Brazil Passes the Bill to Legalize Crypto as a Payment Method

Instead of designating Bitcoin as a legal tender, Brazil’s official authorities have legalized cryptocurrency as a payment method countrywide for progressive growth. The bill has been stuck in the Chamber of Duties since April after the Senate’s approval has now passed on Tuesday to make cryptocurrency legal in the country’s use.

This step is indeed a great thing that happened in the digital currency world, giving it a regulatory boost to expand the ecosystem. While this law, after the President of the Republic’s sign, gives cryptocurrency a legal status to use for goods and services, it still does not grant it legal tender status.

When it comes to Cryptocurrency regulation and adoption, Brazil is more progressive compared to other countries. Currently, it has the maximum cryptocurrency ETFs in Latin America, and most of its banks or small brokers provide virtual token offerings or cryptocurrency exposure. Not only this, the Country’s one of largest private banks, Even Itaú, is planning to tokenize the crypto assets for its investors as a future service pack.

Once the law is fully applicable, the executive branch of government will decide on a supervising body in charge to regulate the smooth utilization of cryptocurrency as a payment method. The tokens that will be regarded as securities will remain under the hold of the Exchange Commission (CVM) and Brazilian securities so that no one can misuse them.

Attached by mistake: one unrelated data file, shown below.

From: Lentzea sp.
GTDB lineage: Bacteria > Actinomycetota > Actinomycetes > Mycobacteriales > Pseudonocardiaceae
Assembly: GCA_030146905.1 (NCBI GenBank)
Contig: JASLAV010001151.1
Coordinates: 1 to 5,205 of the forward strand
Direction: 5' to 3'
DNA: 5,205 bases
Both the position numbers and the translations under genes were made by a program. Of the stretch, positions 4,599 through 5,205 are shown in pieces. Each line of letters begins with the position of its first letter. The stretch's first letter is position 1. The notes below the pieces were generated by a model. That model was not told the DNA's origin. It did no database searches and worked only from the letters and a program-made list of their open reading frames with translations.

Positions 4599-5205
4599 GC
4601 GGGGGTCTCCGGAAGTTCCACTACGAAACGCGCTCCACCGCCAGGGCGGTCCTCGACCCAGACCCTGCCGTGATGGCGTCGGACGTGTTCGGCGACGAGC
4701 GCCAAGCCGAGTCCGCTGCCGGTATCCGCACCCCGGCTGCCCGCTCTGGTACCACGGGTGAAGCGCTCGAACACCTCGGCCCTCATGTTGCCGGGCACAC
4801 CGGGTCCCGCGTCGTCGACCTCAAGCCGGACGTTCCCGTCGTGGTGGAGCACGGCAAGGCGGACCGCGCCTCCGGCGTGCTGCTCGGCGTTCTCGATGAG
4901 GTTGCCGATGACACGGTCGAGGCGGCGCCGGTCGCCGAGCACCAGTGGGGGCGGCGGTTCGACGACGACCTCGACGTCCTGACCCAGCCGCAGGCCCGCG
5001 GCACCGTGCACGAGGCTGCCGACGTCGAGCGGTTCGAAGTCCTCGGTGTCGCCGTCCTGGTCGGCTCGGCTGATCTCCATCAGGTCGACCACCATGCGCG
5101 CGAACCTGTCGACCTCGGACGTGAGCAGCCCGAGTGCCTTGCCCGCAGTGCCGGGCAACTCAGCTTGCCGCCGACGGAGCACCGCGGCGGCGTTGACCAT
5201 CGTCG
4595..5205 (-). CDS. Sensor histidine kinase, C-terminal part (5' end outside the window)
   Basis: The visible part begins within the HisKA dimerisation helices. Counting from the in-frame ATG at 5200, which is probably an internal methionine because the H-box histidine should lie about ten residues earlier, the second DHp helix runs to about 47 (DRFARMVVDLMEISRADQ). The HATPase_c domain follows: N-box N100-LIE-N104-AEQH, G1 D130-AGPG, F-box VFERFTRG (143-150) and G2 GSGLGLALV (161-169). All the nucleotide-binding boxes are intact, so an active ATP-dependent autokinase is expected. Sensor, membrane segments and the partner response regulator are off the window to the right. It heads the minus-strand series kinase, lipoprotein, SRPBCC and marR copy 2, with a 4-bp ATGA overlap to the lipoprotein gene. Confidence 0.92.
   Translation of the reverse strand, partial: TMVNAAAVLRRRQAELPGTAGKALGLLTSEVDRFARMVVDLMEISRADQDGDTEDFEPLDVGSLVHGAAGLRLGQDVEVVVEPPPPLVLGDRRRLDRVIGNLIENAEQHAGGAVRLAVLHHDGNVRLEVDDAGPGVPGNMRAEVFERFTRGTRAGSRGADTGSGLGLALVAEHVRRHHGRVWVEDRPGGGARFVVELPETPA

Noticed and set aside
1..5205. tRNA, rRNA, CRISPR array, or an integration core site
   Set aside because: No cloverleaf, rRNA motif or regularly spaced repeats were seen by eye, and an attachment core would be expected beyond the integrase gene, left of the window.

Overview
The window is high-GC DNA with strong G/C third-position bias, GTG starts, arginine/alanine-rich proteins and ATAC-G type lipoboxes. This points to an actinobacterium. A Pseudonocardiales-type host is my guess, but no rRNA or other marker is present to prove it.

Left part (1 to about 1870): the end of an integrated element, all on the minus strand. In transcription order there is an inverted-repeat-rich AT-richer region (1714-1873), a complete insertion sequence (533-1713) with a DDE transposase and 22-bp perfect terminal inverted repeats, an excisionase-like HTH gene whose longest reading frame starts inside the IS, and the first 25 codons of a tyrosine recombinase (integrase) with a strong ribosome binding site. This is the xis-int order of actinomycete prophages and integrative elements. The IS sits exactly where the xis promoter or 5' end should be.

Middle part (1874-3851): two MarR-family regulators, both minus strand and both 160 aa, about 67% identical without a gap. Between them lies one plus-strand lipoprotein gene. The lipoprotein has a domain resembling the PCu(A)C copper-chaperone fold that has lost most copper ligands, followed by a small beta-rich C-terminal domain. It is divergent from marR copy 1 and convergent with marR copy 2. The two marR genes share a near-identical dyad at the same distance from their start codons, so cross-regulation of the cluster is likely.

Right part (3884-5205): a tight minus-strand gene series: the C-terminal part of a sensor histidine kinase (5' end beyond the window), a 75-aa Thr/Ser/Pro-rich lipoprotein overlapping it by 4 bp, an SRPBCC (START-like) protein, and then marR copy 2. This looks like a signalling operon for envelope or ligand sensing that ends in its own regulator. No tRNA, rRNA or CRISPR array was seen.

The country has not only permitted the use of cryptocurrency as a payment method but also enabled the license creation for cryptocurrency exchange platforms and the management and custody of virtual currencies by third parties.

However, at the same time, it will be necessary for cryptocurrency exchanges to draw a clear distinction between user funds and company funds to avoid scenarios like the FTX collapse, where the company used the users’ funds for its financial operations.

While this recent law has made much progress in cryptocurrency regulation and the smooth working of exchanges, the issuance of the central bank’s virtual currency is still a matter of disposition. Currently, the law is not offering any tax benefits to crypto miners.

Also, due to the volatile and pseudonymous nature of digital currency, close monitoring of the industry is required. Meanwhile, Thiago César, Transfero Group’s CEO (closely associated with Brazil’s crypto ecosystem), ensured that the FTX collapse would not hamper the everyday use of digital currency in Brazil. It will be interesting to see how this law will affect the future growth of the crypto ecosystem.

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